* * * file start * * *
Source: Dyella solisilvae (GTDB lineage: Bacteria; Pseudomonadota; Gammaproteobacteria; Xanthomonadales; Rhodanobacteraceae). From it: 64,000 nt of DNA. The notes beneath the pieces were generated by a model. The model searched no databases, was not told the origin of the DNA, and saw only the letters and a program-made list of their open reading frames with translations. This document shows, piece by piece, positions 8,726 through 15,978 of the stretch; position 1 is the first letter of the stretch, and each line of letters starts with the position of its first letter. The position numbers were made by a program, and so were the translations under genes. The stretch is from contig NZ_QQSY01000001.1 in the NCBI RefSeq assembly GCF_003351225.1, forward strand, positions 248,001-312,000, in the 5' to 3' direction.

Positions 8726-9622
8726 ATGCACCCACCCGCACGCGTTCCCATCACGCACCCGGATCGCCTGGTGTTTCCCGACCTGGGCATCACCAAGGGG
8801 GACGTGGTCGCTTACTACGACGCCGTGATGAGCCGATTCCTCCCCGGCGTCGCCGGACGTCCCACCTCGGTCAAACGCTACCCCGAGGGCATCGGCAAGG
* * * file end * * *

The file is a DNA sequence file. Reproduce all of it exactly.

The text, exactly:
Source: Dyella solisilvae (GTDB lineage: Bacteria; Pseudomonadota; Gammaproteobacteria; Xanthomonadales; Rhodanobacteraceae). From it: 64,000 nt of DNA. The notes beneath the pieces were generated by a model. The model searched no databases, was not told the origin of the DNA, and saw only the letters and a program-made list of their open reading frames with translations. This document shows, piece by piece, positions 8,726 through 15,978 of the stretch; position 1 is the first letter of the stretch, and each line of letters starts with the position of its first letter. The position numbers were made by a program, and so were the translations under genes. The stretch is from contig NZ_QQSY01000001.1 in the NCBI RefSeq assembly GCF_003351225.1, forward strand, positions 248,001-312,000, in the 5' to 3' direction.

Positions 8726-9622
8726 ATGCACCCACCCGCACGCGTTCCCATCACGCACCCGGATCGCCTGGTGTTTCCCGACCTGGGCATCACCAAGGGG
8801 GACGTGGTCGCTTACTACGACGCCGTGATGAGCCGATTCCTCCCCGGCGTCGCCGGACGTCCCACCTCGGTCAAACGCTACCCCGAGGGCATCGGCAAGG